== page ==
Community second mortgages allow eligible homebuyers to finance their down payments, closing costs and even home improvements.
They are offered by states, counties, local housing agencies, nonprofit organizations or Employer Assisted Mortgage (EAM) programs.
If you qualify, Fannie Mae and Freddie Mac allow you to finance over 100 percent of your home's purchase price.
They do this by combining one of their first mortgages (including HomeReady and Home Possible) with a second mortgage.
The Fannie Mae program is called Community Seconds, and the Freddie Mac option is called Affordable Seconds.Click to see today's rates (Mar 28th, 2017)
Community second mortgages allow eligible homebuyers to buy houses with no out-of-pocket down payment or closing costs.
Repayment may be structured in several ways:
If repayment is deferred for five years or more, the second mortgage payment is not counted when the lender calculates your debt-to-income ratio.
Community second mortgages are offered by many sources.
According to the OCC (United States Office of the Comptroller of the Currency), most EAM programs have some income-eligibility. Commonly, it's 120 percent of the Area Median Income, or AMI.
They may be limited to first-time buyers, and require some form of homebuyer education or counseling.
Every loan has its own requirements, so once you find the down payment and closing cost programs for your area, you'll need to get their specific guidelines.Click to see today's rates (Mar 28th, 2017)
North Carolina's Community Partners Loan Pool, for example, provides up to 20 percent of the purchase price for homebuyer assistance. Repayment is deferred, and the interest rate is zero.
To be eligible, buyers' income cannot exceed 80 percent of the AMI for their county.
To qualify, the borrower's FICO score must be at least 640. The new mortgage PITI payment (principal, interest, taxes, and insurance) cannot exceed 32 percent of the borrower's gross (before-tax) income.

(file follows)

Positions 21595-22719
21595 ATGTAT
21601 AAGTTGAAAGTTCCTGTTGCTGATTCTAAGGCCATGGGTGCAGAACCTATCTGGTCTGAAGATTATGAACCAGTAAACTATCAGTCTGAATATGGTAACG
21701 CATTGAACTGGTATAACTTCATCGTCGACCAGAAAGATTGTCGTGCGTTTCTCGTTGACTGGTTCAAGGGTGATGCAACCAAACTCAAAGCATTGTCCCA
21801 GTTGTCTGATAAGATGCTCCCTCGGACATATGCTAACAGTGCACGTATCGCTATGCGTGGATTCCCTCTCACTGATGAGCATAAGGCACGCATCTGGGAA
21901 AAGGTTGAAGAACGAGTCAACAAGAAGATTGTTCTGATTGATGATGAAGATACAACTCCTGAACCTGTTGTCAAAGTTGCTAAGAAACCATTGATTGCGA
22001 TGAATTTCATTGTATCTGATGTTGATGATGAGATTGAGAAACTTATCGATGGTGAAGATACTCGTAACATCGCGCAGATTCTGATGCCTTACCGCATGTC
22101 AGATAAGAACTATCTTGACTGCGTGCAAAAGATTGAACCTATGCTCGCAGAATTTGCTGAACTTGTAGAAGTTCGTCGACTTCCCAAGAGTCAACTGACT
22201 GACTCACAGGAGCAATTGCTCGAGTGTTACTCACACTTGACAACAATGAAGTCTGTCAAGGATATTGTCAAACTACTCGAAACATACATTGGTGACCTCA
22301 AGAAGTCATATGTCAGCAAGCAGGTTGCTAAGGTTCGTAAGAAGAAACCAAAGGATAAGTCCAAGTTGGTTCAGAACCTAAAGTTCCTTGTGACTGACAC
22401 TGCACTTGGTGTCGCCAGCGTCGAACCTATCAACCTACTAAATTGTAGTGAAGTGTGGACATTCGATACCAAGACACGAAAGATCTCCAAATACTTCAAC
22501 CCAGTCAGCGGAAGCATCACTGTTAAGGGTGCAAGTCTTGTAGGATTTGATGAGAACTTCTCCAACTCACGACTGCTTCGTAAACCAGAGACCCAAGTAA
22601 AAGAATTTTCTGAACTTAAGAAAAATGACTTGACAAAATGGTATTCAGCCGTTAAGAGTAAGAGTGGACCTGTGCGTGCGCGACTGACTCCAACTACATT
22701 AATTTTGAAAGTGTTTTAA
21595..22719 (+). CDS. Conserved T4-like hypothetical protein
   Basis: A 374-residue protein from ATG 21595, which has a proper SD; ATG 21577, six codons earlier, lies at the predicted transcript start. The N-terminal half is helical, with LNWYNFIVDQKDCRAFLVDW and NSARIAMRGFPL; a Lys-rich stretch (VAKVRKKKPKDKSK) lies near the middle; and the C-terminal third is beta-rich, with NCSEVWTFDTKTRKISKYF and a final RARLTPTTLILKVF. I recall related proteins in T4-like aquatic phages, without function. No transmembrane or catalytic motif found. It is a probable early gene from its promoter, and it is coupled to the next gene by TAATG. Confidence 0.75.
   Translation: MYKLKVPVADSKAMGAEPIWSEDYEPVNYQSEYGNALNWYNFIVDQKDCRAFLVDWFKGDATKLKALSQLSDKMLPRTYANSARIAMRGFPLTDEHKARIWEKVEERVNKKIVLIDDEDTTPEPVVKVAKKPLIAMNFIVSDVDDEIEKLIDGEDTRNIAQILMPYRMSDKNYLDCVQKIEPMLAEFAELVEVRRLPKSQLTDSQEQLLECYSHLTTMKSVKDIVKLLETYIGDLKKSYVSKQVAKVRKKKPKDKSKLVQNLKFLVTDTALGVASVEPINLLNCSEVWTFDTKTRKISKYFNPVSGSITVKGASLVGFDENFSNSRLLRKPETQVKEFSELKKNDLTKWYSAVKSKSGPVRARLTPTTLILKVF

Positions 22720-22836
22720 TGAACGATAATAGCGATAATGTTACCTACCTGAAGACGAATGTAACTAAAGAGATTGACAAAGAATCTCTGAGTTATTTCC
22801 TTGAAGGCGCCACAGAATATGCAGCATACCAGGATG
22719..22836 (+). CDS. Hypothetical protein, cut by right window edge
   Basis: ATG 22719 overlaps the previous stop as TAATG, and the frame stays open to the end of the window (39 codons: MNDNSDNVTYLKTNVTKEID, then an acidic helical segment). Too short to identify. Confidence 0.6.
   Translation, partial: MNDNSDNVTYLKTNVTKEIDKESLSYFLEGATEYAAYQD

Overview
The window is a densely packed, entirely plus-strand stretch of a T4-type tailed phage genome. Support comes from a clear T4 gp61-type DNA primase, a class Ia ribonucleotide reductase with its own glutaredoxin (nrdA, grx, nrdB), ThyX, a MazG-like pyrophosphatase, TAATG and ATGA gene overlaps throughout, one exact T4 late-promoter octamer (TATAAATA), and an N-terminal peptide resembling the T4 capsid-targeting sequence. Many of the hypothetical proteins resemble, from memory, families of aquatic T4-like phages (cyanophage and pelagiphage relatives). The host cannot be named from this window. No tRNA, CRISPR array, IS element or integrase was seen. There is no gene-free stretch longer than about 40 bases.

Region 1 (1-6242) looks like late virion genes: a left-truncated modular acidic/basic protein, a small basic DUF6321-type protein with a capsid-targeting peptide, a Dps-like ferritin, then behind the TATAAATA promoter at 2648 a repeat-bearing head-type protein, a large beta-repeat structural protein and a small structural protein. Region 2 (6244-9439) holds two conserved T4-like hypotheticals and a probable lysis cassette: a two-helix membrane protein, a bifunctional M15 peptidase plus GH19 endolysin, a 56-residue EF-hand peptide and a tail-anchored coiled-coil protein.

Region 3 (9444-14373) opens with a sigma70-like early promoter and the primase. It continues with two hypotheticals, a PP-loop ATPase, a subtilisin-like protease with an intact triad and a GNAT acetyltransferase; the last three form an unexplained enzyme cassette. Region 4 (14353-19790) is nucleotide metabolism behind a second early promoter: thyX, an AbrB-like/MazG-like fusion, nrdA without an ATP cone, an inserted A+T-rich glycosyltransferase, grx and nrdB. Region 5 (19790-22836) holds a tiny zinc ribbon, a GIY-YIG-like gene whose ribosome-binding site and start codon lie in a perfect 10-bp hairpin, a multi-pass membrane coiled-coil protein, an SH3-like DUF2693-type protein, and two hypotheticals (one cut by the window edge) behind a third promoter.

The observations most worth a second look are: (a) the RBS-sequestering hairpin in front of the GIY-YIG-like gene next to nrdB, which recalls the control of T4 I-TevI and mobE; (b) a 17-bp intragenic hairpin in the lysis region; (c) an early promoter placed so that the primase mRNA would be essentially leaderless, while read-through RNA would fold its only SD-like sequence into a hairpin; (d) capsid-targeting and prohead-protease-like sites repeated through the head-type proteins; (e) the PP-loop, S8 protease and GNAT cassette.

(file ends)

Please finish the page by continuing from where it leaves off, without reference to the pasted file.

So a borrower in Franklin County, with a two-person household, would have an income limit of $4,087.50 per month. The maximum PITI mortgage payment at that income would be $1,308.
San Francisco is a very expensive city in which to buy or rent. It's City Second Loan Program is designed to help buyers with down payments and closing costs.
The interest rate is zero, and repayment is deferred. You pay only if you rent out or sell the property.
Only properties in certain communities (the program maintains a list on its Web site) can be financed under this program. Maximum second mortgage loan amount is $375,000.
Borrower income cannot exceed 120 percent of the AMI for San Francisco. For 2016, that's $103,400 a year for a two-person household. (Guidelines for 2017 have not yet been released.)
This program does require the buyer to make a down payment of five percent. Grants or gifts can equal 2.5 percent, and 2.5 percent must come from the borrower's own funds.
You can see from the above examples that these second mortgage programs can be very different.
An online search for "community second mortgage in (your city, county or state)" will bring up programs offered by your local housing departments.
You can also search HUD's State Pages. Click your state, then "Homeownership Assistance," and a you'll get a list of links and contact information for many programs.
Mortgage rates for home loans with Community Seconds or Affordable Seconds are still very low. Combining the two mortgages can get you into a home you can afford with little or nothing out-of-pocket.Click to see today's rates (Mar 28th, 2017)
The information contained on The Mortgage Reports website is for informational purposes only and is not an advertisement for products offered by Full Beaker. The views and opinions expressed herein are those of the author and do not reflect the policy or position of Full Beaker, its officers, parent, or affiliates.
Thomas D. Software Developer
As a first time home buyer, The Mortgage Reports has been the only voice that I can trust, and the expertise has been helpful.
The Mortgage Reports is invaluable. It's our primary source for information on housing finance.
Mohammed Y. Retired
The Mortgage Reports is informative and I read it daily. I am grateful for the knowledge I have gained.
2017 Conforming, FHA, & VA Loan Limits
Mortgage loan limits for every U.S. county, as published by Fannie Mae & Freddie Mac, the Federal Housing Administration (FHA), and the Department of Veterans Affairs (VA)